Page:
When Butterfly could be richly delving into Maxine's inner life and the emotional sine wave of her transition, instead it doubles down on the itchiness of Vicky and Stephen's bellicose marriage and the ripped-from-the-headlines debates about transitioning during childhood. Some plot points feel like statistics being crossed off a list: the incredulous father; the invisible sibling; the overwrought self-harm; the cringe-worthy relatives. At one point, when their request for treatment is denied in the U.K., Vicky recklessly (and not quite believably) absconds with Maxine to a progressive children's hospital in Boston and immediately gets slammed with child abduction charges — an unctuous plot development with all the subtlety of a tabloid cover page.
It's clear writer and creator Tony Merchant wants to draw a spirited, nuanced portrait of a family in crisis, and in researching this topic, his team met with multiple British families exploring gender transition. Which is probably why the Duffys don't feel quite organic, but rather akin to mosaic cobbled together from the chips of other people's lives: Maxine's heartbreaking attempts at self-mutilation; Vicky's fierce protection of her child at all costs; Stephen's stubborn enforcement of traditional masculinity; Lily's desperate aches for attention. And, of course, the cultural disputes about what constitutes child abuse in cases such as Maxine's.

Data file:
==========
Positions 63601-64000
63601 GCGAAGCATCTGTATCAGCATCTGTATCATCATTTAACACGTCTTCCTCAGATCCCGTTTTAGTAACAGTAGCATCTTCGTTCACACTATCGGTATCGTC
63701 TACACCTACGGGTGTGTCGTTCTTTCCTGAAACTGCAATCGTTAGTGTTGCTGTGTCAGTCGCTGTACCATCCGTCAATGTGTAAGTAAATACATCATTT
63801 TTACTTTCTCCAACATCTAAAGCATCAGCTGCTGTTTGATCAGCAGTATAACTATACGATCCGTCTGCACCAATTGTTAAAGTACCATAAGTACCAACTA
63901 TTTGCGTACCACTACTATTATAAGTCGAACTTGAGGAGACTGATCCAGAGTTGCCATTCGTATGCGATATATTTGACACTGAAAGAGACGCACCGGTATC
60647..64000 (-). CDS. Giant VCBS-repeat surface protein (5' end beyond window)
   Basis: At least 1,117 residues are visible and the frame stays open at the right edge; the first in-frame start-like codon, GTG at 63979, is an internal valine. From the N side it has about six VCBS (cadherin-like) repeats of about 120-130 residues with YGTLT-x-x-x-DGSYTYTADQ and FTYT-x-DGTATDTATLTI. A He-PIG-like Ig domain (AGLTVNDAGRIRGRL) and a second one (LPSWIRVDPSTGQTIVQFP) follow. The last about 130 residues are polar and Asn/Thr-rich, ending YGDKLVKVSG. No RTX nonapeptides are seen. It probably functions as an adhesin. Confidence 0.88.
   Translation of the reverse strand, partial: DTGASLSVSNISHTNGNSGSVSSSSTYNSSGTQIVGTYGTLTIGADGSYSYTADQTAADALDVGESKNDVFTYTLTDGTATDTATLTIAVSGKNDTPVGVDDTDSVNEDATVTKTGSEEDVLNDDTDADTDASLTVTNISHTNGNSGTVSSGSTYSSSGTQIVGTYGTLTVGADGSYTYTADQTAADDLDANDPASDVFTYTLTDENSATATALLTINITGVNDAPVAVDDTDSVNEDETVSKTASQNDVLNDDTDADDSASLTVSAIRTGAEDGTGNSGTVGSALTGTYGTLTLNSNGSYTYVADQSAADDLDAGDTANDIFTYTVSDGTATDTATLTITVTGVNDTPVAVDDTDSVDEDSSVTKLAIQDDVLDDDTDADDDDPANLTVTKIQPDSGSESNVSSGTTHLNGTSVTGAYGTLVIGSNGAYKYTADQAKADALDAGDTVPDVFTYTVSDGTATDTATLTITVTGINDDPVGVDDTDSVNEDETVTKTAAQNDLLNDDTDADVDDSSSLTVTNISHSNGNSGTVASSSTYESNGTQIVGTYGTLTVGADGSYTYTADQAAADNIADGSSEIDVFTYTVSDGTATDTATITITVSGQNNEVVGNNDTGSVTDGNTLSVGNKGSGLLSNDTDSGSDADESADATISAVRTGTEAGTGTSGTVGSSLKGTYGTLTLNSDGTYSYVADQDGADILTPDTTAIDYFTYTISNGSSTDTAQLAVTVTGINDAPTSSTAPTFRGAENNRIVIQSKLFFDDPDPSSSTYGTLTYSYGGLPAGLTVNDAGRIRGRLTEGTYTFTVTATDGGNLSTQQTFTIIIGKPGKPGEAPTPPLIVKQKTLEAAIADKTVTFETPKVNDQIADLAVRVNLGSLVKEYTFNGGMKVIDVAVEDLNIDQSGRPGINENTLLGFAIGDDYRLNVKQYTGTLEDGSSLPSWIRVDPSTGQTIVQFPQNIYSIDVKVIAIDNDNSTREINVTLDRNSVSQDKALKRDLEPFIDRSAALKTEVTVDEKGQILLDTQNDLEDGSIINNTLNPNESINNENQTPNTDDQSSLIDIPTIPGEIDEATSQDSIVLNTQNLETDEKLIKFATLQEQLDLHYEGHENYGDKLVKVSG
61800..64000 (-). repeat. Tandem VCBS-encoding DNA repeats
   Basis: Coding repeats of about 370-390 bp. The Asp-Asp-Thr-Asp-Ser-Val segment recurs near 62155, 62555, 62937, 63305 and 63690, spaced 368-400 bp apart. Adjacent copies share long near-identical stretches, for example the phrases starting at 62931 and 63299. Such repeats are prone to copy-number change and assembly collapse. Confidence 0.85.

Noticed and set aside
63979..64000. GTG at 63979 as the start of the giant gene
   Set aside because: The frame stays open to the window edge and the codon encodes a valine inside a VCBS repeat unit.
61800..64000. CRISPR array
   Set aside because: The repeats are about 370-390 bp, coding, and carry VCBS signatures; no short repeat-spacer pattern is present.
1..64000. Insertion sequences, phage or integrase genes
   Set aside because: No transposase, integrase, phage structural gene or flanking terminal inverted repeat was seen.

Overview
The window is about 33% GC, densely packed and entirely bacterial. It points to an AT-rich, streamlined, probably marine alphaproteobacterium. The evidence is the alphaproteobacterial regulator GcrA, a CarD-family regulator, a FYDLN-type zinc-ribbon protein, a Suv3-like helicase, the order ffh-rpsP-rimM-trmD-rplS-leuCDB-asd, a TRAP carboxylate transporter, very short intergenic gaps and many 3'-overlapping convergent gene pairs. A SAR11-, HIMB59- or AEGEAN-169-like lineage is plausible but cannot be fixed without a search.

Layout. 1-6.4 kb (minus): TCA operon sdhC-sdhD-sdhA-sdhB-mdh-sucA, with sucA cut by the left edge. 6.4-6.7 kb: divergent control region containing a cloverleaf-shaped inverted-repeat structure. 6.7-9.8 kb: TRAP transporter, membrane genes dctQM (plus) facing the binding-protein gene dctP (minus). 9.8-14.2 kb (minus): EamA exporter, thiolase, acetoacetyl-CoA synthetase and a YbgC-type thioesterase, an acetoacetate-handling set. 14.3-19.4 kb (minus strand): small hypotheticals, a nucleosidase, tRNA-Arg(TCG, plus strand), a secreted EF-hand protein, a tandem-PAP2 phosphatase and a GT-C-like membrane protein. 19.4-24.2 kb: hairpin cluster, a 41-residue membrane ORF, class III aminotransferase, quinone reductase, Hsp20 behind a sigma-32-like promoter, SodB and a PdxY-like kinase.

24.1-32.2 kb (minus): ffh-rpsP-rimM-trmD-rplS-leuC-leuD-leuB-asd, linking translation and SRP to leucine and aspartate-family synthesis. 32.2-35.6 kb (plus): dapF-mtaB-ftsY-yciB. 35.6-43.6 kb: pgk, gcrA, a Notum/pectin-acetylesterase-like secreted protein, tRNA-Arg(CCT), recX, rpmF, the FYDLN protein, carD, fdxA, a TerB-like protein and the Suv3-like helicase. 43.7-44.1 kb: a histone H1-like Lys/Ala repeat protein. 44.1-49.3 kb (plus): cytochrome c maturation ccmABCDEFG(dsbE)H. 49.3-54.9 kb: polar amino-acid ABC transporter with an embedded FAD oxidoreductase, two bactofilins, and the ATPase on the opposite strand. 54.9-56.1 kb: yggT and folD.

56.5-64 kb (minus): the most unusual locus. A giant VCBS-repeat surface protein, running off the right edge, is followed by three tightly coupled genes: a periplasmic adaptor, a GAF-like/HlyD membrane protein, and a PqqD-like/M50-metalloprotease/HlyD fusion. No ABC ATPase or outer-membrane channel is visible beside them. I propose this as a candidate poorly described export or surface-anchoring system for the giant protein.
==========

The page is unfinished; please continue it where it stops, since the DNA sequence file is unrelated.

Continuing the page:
Most frustratingly, Butterfly medicalizes Maxine's experience to the point where her transition is dragged through viscous language emphasizing her physical experience over her social and psychological one: "pubescent blockers"; "Adam's apple"; "genitals" — not harmful words, of course, but ones that still pathologize her and surreptitiously twist her life into a mere matter of science. Lonely Maxine eventually befriends a young girl with a serious eating disorder, and while I appreciate how the show connects marginalized children, I also wondered if the producers were equating gender transition with illness.
For the most part, Butterfly humanely, delicately and realistically explores transgender issues with as much detail as it can muster in its three brief hour-long episodes. But the serial also spends so much time on Vicky and Stephen's precious feelings that Maxine could have instead been diagnosed with childhood cancer and this alternate McGuffin would probably have had the same functional impact on the narrative. Meanwhile, the producers paint Booth-Ford in bright pink Jon Benet makeup and call it characterization.
Cast: Anna Friel, Emmett J. Scanlan, Callum Booth-Ford, Millie Gibson, Alison Steadman
Executive Producers: Tony Merchant, Caroline Hollick, Adam Kemp, Nicola Schindler
Premieres: Friday (Hulu)